Exclusive: As India frowns on paying for Russian oil with yuan, some payments held up – Reuters

Crude oil tankers, including Troitsky Bridge vessel, lie at anchor in Nakhodka Bay near the port city of Nakhodka, Russia, December 4, 2022. REUTERS/Tatiana Meel/File Photo Acquire Licensing Rights
NEW DELHI, Oct 16 (Reuters) – The Indian government's discomfort over letting state-controlled refiners pay for Russian oil imports with Chinese currency has held up the payment for at least seven cargoes, people with direct knowledge of the matter said.
The tussle over payment has not disrupted deliveries so far, with Russian firms such as Rosneft continuing to supply state-controlled Indian refiners, who are seeking alternative ways for settlement.
India emerged as the top importer of Russian seaborne oil this year, with refiners snapping up the crude sold at a discount after some western nations suspended imports from Moscow over its invasion of Ukraine.
But refiners often face problems in settling oil trade with Moscow after the United States and European Union imposed a price cap of $60 a barrel on Russian oil, forcing buyers to use alternatives such as Emirati dirhams for cargoes that have gone above the cap as oil prices have risen.
Reuters reported in July that Indian refiners began using yuan to pay for some oil from Russian sellers, while continuing to use dollars and dirhams to settle most of their Russian oil purchases.
The Indian government, however, has become uncomfortable with using yuan for settlement, two finance ministry officials told Reuters.
And, based on comments from officials at affected refiners, payment for at least seven cargoes is still pending. Some payments for recent cargoes delivered to at least two state refiners have been pending since the last week of September.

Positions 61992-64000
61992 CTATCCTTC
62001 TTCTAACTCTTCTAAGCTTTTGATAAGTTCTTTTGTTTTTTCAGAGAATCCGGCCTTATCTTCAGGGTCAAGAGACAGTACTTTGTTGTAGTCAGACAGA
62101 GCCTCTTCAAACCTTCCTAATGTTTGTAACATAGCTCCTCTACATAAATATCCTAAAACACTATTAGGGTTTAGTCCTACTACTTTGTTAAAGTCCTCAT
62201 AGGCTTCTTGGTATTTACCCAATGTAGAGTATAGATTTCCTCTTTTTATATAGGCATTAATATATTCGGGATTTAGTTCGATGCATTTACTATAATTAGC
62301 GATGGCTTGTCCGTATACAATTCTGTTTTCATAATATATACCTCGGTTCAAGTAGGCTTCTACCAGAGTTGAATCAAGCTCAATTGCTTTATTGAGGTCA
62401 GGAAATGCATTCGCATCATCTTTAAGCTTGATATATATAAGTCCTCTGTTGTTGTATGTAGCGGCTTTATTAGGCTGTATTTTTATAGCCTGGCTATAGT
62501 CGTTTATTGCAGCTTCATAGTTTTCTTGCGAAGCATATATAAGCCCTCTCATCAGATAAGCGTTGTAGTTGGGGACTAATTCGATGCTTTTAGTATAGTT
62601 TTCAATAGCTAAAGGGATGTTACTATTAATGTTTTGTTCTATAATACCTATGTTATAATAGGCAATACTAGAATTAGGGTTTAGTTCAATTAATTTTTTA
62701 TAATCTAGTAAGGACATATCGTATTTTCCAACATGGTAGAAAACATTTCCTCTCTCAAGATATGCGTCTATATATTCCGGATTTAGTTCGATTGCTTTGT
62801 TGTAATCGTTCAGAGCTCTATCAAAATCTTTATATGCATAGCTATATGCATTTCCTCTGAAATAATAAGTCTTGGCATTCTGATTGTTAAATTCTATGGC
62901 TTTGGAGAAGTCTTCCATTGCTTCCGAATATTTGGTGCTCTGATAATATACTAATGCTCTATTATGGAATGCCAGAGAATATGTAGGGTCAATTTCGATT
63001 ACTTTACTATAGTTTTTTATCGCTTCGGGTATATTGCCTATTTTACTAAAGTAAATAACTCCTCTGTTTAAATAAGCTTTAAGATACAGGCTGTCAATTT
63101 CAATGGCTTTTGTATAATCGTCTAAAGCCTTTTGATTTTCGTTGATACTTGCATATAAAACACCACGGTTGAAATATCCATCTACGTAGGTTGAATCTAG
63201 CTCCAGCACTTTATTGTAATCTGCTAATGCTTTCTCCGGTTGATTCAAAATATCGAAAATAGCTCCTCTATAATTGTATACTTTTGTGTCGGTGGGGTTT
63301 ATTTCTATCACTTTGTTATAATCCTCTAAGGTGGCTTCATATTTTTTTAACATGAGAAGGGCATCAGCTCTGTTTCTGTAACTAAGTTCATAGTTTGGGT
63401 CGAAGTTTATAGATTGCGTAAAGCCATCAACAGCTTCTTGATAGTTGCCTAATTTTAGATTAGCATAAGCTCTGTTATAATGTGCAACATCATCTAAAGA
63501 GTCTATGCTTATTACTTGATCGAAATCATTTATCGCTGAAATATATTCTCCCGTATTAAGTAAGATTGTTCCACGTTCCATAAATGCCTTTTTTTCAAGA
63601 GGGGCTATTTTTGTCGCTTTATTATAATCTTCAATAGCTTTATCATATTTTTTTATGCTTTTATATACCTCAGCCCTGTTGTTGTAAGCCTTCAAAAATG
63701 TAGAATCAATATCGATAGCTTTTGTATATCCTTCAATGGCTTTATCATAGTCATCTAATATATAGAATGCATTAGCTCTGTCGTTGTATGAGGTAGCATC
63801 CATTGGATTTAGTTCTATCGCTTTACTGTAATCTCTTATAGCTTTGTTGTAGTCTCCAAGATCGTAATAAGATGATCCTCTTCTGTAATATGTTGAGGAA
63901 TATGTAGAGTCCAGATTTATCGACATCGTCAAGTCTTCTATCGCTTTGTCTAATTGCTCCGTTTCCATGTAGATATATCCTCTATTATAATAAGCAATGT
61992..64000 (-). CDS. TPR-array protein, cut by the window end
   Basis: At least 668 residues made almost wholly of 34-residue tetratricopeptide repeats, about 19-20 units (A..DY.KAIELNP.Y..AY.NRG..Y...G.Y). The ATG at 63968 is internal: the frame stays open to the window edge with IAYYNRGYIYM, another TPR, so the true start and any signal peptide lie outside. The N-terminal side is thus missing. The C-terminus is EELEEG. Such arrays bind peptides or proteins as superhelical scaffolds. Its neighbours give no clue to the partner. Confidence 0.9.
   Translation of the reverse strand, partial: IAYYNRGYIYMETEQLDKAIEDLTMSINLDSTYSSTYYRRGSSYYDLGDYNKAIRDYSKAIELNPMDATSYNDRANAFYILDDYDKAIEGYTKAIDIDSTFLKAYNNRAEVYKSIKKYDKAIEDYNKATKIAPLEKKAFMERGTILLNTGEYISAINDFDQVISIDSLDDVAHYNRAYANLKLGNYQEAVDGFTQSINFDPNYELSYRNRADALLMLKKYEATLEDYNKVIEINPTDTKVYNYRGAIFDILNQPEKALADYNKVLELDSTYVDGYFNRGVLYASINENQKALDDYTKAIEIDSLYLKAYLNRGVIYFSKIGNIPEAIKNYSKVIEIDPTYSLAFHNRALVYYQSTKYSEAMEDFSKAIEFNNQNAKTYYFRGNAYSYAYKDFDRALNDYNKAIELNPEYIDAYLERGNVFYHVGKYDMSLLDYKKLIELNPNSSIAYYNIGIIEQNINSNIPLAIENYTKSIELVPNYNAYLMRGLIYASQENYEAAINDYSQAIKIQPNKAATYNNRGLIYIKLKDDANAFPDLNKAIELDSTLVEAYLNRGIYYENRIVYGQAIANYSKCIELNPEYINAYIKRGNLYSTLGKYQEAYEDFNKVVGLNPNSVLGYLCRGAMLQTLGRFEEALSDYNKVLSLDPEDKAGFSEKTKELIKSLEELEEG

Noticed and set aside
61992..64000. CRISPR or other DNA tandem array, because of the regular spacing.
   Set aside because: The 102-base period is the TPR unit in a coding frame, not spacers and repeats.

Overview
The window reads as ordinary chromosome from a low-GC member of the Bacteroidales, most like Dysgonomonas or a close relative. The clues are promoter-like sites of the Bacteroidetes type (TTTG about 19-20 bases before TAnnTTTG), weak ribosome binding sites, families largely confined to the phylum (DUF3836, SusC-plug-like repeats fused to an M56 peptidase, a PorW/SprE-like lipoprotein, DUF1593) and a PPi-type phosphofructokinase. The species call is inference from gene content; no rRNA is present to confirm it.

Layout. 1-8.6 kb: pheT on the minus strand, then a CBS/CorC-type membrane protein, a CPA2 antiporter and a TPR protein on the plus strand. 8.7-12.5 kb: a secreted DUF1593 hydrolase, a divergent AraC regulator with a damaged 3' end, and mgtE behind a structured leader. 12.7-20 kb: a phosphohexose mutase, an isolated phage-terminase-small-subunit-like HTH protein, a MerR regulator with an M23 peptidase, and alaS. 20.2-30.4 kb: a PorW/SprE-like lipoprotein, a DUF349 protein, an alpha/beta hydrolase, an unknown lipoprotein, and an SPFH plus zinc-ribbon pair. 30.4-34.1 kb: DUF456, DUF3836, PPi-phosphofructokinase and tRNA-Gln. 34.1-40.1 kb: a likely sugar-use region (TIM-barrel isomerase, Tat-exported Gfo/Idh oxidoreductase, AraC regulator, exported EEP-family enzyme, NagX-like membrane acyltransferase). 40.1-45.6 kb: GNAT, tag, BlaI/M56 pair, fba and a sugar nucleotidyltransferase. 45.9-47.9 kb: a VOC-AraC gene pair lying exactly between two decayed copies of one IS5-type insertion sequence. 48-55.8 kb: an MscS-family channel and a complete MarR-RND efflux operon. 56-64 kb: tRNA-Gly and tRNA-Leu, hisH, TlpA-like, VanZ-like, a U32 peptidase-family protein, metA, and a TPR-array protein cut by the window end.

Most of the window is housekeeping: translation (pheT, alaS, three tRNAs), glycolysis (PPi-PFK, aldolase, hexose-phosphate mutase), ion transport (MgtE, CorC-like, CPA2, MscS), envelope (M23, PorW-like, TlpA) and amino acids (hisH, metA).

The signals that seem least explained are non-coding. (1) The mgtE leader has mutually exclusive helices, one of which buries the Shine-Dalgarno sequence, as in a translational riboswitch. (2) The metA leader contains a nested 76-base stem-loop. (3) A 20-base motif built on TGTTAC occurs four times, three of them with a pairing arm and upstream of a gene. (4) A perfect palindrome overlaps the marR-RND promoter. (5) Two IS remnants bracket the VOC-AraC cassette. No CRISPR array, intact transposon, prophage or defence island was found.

It is unclear whether the government actually instructed state refiners to stop paying in yuan, but New Delhi's disapproval is plain.
"It is not banned and if a private firm has yuan to settle its trade, the government will not stop it, but it will neither encourage nor facilitate such trade," said a ministry official.
Indian refiners buy most of their Russian oil from traders, while making some direct purchases from Russian entities.
Refining sources said traders have been ready to strike deals in dirhams, but Russian sellers have held out for yuan.
Rosneft, Gazprom and Gazprom Neft did not reply to requests for comment.
State-run Indian Oil Corp (IOC.NS), the country's top refiner, has used yuan and other currencies to pay for Russian oil, Reuters reported previously.
Other state refiners Bharat Petroleum Corp (BPCL) (BPCL.NS) and Hindustan Petroleum (HPCL) (HPCL.NS), which to date have not paid for oil in yuan, have also been asked by Russian suppliers to pay using Chinese currency, sources said.
Private Indian refiners have continued to pay in yuan and other currencies for Russian oil imports, sources said, with most Indian purchases of Russian oil paid in dirham.
Two refining sources said settlement in yuan increases their costs, as rupees first need to be converted to Hong Kong dollars and then yuan, a process that costs 2-3% more than settling in dirham.
"The rupee to yuan conversion adds an extra extra layer," the refining source cited above said.
Indian Oil, BPCL and HPCL and the country's oil and finance ministries did not immediately respond to Reuters' requests for comments.
While Indian state refiners would prefer to use rupees to pay for Russian oil after the country's central bank last year announced a mechanism to settle foreign trade in rupees, Russia in less keen to accept rupees given as the bilateral trade balance is tilted in Moscow's favour.
However, in India some people see using the yuan as benefitting China, when ties between the two neighbours remain strained after a border clash in 2020 in which 20 Indian soldiers and four Chinese troops were killed.
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Our Standards: The Thomson Reuters Trust Principles.
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